Saturday, August 8, 2009

A Magical Moment and Then…

Standing looking out our glass doors, I am struck by God’s bounty here. I can’t decide. Do I watch the ruby-throated hummingbird sipping from the garden flowers or the giant swallow-tailed butterfly that seems so languid in comparison or the  skink on the deck whipping his blue tail or the large banana spider (that is re-growing a leg) on the outside  of the door but right in front of my face? I can see them ALL at the same time. I feel as hyper as the hummingbird, watching first one and then the next until only the spider is left in view.

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OK, so while I was typing the above paragraph, B came to the kitchen door and called, “Come here!” That tone translates to, “bring your camera and get here quick.”  Well, as it turned out, I did not take a single picture. We spent several minutes dispatching a two-foot moccasin by the garage door. 

My mood had gone from reverie to battle-mode. Adrenalin will do that, I guess. Now we do not go out looking for snakes to kill and long-time readers will remember us actually relocating some moccasins last summer from our property to a more suitable swamp. But we are not anxious to have moccasins in our yard where we enjoy gardening. This is the second one this summer by the house and last summer there were more and bigger ones in the yard.  Non-poisonous snakes we can live with---and do. But we are out of the moccasin  deportation business.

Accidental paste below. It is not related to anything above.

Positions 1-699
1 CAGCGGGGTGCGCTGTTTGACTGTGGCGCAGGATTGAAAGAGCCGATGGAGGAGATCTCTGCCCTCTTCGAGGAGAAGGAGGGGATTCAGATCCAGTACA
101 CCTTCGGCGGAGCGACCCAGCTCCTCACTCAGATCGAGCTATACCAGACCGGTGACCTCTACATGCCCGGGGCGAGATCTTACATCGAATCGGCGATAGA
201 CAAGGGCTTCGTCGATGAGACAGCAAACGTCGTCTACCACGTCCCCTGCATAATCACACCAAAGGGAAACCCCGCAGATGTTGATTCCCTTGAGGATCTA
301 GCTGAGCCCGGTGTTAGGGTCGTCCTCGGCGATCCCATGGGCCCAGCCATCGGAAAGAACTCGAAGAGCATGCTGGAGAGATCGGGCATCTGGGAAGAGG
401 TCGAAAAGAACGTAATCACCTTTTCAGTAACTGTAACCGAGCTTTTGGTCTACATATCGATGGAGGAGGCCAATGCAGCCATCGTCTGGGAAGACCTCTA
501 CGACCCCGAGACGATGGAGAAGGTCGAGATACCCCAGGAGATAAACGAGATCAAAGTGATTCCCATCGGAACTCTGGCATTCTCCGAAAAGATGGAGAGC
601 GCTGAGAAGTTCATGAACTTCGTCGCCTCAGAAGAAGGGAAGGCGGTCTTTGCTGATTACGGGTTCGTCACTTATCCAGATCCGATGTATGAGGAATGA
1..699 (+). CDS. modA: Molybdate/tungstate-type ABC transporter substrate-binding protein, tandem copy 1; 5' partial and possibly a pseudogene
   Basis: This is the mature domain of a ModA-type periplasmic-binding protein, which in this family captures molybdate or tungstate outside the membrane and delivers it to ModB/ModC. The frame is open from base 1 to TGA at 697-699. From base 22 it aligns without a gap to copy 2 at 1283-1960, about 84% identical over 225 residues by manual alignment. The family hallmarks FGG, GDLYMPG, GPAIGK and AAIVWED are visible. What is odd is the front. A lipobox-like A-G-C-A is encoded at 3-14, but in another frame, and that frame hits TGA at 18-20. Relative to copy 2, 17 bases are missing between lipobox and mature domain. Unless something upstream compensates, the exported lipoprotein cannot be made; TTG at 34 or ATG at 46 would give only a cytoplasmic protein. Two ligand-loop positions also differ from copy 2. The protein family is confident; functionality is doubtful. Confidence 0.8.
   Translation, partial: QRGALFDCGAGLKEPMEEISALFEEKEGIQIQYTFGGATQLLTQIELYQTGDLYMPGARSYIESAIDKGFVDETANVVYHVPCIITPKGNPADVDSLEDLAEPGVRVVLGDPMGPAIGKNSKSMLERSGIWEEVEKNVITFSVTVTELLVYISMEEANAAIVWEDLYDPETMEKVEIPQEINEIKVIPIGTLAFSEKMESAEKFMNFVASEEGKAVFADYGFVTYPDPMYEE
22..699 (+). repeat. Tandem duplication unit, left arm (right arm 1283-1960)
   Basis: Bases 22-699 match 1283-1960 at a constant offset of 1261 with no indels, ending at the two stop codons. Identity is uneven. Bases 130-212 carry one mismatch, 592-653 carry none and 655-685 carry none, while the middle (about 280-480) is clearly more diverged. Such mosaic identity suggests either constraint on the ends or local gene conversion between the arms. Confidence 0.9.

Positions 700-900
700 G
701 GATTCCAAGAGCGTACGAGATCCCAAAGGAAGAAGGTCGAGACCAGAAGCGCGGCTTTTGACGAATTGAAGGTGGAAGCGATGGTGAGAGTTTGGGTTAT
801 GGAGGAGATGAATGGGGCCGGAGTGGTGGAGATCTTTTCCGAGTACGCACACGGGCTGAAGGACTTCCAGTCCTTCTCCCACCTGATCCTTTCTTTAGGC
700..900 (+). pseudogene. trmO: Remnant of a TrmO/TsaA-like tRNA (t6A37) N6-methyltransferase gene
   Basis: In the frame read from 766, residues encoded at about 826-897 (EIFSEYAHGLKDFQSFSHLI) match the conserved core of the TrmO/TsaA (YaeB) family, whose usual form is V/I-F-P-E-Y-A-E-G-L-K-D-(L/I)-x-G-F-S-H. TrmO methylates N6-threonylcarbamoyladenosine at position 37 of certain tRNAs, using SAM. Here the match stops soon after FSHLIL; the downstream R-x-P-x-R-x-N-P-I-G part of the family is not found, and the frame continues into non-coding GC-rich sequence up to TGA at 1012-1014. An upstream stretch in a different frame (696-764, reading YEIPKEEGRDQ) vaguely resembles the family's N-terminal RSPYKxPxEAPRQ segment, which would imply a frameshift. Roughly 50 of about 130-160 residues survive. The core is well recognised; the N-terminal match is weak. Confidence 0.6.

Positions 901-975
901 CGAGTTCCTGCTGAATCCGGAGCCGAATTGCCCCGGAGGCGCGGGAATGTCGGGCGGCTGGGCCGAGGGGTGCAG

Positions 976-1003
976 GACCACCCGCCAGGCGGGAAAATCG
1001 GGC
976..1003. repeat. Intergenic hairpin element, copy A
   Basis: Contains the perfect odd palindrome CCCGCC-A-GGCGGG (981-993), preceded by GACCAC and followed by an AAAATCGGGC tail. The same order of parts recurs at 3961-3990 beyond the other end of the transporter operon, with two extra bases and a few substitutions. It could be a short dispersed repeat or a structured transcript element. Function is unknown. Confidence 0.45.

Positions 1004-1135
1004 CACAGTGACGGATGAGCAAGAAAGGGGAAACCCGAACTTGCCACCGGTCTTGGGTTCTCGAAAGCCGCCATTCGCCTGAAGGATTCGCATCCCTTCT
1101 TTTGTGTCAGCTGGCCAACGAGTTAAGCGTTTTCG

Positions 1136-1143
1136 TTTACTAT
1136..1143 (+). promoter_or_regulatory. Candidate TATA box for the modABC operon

5 comments:

Floridacracker said...

Yup, you have to draw the line somewhere. The poisonous ones here just have to hope it's their lucky day when I find them. If it is, they get relocated, if it's not, as in I'm too busy or not in the mood to risk my skin, they get lead poisoning.

wlhawh said...

It does get your heart started when you find them in the yard.
I don't mind them out in the woods but not in the neighborhood.

Katie said...

Glad y'all are safe!!

David said...

Where were all these snakes the years when we lived at home?

S N B said...

Good question. I do think last year's hard rains in August brought a bumper crop of frogs and toads which help feed the snakes.